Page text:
Our patron Elizabeth Crawford, one of the foremost historians of the suffrage movement, recently sent us a photograph of Mary we hadn’t seen before. Elizabeth had found it in the newly digitised records of the Daily Mirror of 29th December 1910, published just days after Mary’s death. We were very excited. We only had 5 decent images of this very retiring woman to show to the sculptor and so to us a new photograph is like gold dust.
Unlike her charismatic sister Emmeline Pankhurst (whom Mary supported in a myriad different ways, from undertaking her paid duties as a Registrar to caring for her children) Mary preferred to tirelessly organise in the background rather than take centre stage. She also seems to have avoided posing for photographs. This unposed shot of Mary reveals her talking to another woman, apparently relaxed and completely unaware of the camera. We don’t yet have a good copy of the photograph, but please see the attached image.
The photograph in the Daily Mirror accompanied a fascinating article about Mary’s death. The copy is very hard to read, so the text is reproduced here. It highlights both her leading role in Brighton and her importance in raising morale amongst prisoners. What emerges from many testimonies given after her death is that Mary was deeply loved by other suffragettes. She looked after them and they admired her calm good humour and bravery.
A WSPU official who is quoted speculates that her death may have been precipitated by a “weak heart”. In fact, it later emerged, she had died of a brain haemorrhage. The article reads as follows:
DEATH AFTER RELEASE – Mrs Pankhurst’s Sister, Freed from Prison, Dies Suddenly
Mrs Marie Clarke, a younger sister of Mrs Pankhurst, died, it was yesterday reported, on Christmas Day.
Mrs Clarke was, together with sixteen others, on November 21 sentenced to a month’s imprisonment for breaking a window at Cannon Row police station on the occasion of the last suffragette raid (this word is illegible so may be incorrect) on the House of Commons.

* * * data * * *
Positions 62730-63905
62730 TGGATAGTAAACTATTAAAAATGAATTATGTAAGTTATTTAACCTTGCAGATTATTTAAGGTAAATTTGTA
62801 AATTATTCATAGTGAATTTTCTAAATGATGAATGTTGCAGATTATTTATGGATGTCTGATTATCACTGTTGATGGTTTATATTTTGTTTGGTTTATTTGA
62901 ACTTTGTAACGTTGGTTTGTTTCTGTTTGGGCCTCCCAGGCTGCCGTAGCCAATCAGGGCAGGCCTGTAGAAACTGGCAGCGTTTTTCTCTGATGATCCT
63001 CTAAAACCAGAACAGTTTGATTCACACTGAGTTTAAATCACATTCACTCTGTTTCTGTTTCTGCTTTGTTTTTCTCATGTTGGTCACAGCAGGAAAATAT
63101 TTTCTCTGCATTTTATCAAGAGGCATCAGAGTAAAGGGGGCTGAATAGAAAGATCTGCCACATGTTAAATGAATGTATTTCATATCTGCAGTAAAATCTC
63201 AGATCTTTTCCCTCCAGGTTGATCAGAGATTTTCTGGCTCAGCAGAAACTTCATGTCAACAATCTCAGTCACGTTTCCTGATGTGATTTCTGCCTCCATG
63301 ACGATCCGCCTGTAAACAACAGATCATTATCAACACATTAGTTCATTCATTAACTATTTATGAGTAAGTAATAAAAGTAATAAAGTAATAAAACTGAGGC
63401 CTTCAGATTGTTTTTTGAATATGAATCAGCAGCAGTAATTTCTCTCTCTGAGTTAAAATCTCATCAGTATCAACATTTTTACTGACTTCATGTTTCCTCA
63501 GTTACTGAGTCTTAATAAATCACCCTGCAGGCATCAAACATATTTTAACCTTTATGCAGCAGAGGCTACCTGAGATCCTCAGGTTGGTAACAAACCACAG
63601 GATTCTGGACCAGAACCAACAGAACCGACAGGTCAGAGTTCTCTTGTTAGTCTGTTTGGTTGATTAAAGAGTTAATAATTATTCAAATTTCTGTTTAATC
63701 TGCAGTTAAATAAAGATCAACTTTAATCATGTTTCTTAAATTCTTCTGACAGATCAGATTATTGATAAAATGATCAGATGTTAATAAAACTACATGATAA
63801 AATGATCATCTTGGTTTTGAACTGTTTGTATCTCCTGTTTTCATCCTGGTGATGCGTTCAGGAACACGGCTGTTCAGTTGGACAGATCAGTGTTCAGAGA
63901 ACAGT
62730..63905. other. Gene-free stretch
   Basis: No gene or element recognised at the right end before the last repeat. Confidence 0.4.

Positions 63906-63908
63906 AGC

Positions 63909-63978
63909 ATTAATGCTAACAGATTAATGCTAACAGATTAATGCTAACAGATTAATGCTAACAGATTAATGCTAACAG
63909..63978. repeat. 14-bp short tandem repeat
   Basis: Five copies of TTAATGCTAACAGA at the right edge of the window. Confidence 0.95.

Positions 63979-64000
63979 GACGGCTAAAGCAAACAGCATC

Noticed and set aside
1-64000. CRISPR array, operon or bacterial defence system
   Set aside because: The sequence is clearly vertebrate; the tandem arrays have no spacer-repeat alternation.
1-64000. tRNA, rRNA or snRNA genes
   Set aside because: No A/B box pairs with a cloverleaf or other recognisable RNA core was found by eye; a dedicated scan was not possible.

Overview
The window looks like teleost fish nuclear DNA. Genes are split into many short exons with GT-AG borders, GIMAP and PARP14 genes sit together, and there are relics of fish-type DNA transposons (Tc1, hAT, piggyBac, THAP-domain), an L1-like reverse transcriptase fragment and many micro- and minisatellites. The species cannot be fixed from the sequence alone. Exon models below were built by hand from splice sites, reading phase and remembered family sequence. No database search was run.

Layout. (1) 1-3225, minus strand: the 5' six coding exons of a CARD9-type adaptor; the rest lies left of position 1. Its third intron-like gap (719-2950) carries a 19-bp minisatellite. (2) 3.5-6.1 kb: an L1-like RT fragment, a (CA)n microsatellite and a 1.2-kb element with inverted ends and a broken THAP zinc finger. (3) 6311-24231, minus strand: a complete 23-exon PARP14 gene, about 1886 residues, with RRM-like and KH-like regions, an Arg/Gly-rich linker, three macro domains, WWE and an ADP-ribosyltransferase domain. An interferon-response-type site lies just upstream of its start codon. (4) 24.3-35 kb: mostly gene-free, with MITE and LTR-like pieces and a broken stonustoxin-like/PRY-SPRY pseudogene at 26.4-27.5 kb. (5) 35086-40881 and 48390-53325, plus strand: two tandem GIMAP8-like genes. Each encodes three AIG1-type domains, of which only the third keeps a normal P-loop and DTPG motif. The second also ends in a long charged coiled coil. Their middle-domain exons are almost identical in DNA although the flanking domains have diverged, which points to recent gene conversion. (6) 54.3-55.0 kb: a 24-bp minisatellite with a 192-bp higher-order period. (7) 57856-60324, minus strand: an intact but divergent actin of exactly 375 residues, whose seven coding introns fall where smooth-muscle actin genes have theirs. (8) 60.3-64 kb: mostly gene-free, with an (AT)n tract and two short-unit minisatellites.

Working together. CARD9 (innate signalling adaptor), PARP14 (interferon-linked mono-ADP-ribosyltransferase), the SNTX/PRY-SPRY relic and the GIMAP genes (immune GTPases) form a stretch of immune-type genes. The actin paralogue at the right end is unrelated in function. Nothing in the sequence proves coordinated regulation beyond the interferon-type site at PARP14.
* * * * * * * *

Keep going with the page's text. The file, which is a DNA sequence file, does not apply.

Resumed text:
She was released from Holloway gaol on Christmas Eve, and, after being entertained ata luncheon at the Criterion Restaurant, left for Brighton. She returned from there on Christmas day, and died suddenly in London.
“Mrs Clarke‘s loss is a great one to the cause especially where Brighton is concerned.“ said an official of the Women’s Social and Political Union to The Daily Mirror yesterday.
“Without approaching her older sister’s power as an orator, she did an immense amount of splendid service, and she was the leader of the women’s franchise movement in Brighton.
“Altogether she went to prison three times, and on each occasion she was a great favourite with her fellow prisoners. Always when she got the chance during exercise hours she would whisper words of cheery encouragement and hope to them. Her great work was done away from the platform.
“I saw her on the night of her last arrest, and, although she did not then complain of any unduly rough treatment, I thought she looked very worn out. She had, I believe, a weak heart.”
Mrs Clarke is to be buried today. (Taken from the Daily Mirror of 29 December 1910).